Del Rio church leads ministry to Haitians under bridge

Thousands of Haitians camp beneath a Del Rio bridge. At the request of U.S. Border Patrol, City Church in Del Rio is leading an effort to provide sandwiches on a daily basis. (Photo courtesy of Matt Mayberry)

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DEL RIO—The ministry City Church in Del Rio provided last month to hundreds of migrants camped beneath a bridge prepared the congregation for a much more extensive response to a surge of Haitians at the border.

The first week in August, City Church prepared and provided more than 2,000 sandwiches in four days for migrants at the request of the U.S. Border Patrol. The migrants found shelter beneath a bridge while they waited to be processed.

At the end of that crisis, Pastor Matt Mayberry said: “Lord willing, we won’t have to do this again anytime soon. But when there is a need, we want to be obedient.”

After a reprieve of little more than a month, the church learned about an even greater need.

Shon Young, associate pastor at City Church and missionary with Texas Baptists’ River Ministry, received word from Border Patrol on Sept. 11 that 1,500 Haitians were camped beneath the bridge. Young also is president of the Val Verde Border Humanitarian Coalition, a broad-based group of citizens and organizations that provide assistance to refugees.

The numbers escalated each day, reaching 10,000 by Sept. 16. The Washington Post reported the Haitians are part of an even larger wave, including many who first arrived in Brazil and neighboring countries after the 2010 earthquake.

“It’s surreal,” Mayberry commented after seeing firsthand the thousands camped under the border bridge.

‘We immediately reached out to other churches’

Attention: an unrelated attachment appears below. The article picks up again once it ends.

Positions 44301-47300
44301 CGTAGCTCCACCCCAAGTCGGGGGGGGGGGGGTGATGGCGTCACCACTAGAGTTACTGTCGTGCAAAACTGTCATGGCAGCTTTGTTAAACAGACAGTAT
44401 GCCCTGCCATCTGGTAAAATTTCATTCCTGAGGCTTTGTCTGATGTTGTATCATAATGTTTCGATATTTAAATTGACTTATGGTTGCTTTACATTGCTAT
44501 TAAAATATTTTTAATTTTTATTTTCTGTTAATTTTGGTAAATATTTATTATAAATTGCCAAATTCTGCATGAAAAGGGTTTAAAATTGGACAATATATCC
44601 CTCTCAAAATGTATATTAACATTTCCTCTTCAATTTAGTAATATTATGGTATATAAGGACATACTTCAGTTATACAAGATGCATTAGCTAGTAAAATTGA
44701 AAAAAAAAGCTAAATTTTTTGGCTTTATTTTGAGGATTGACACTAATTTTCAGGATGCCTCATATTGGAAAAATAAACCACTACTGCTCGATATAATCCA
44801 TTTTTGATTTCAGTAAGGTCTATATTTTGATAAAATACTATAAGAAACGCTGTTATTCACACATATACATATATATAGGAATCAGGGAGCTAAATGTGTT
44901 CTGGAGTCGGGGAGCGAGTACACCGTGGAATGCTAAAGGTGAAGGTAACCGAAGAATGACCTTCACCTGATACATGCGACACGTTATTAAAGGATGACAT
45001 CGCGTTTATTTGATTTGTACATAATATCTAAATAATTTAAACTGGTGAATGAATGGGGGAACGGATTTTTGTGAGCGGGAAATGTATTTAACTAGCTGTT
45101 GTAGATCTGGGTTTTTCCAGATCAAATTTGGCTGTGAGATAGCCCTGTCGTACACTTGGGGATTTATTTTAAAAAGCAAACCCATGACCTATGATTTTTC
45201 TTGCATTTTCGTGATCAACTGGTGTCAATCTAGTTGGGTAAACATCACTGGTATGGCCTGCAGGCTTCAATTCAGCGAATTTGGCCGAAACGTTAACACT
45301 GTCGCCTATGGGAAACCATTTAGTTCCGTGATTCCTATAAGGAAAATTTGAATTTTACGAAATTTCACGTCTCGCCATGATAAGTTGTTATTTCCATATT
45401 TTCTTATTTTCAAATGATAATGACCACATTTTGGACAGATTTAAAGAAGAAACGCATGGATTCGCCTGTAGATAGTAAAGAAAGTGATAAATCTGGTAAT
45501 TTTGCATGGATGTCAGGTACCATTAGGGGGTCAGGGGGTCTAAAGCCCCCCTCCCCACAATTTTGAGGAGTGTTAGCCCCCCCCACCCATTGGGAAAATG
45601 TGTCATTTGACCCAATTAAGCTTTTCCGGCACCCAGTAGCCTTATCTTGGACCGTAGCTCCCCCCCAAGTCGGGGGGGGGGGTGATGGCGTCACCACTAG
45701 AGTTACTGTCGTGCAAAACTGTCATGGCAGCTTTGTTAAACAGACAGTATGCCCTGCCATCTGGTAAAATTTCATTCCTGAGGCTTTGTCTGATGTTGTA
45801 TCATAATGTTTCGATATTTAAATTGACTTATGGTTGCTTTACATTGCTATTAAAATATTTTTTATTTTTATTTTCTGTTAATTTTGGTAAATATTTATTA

In light of the overwhelming numbers, City Church is getting by with a little help from their friends.

“We learned from last time,” Mayberry said. “We immediately reached out to other churches.”

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Churches in the area began providing sandwiches. Congregations in South Texas, West Texas and Central Texas provided financial support and pledged prayers. Within a week, about 20 congregations were working in partnership with City Church.

Alto Frio Baptist Camp in Leakey, about an hour and a half drive from Del Rio, also began preparing sandwiches in its cafeteria for distribution to migrants at the border bridge.

This time, City Church and its partners have no illusions of feeding all those camped beneath the bridge. U.S. Border Patrol is using federal funds to purchase meals from local restaurants, but the sandwiches help fill gaps and provide emergency help when demand exceeds supply.

The local Del Rio processing center is capable of serving about 1,100 new arrivals a day working at maximum capacity, Mayberry said. Some sources expect another 20,000 to arrive at Del Rio within the next couple of weeks.

While that could mean several weeks of continued service—perhaps more than a month—Mayberry remains hopeful.

“We’re not alone. Others are serving alongside us,” Mayberry said. “It’s a real picture of the body of Christ working together.”

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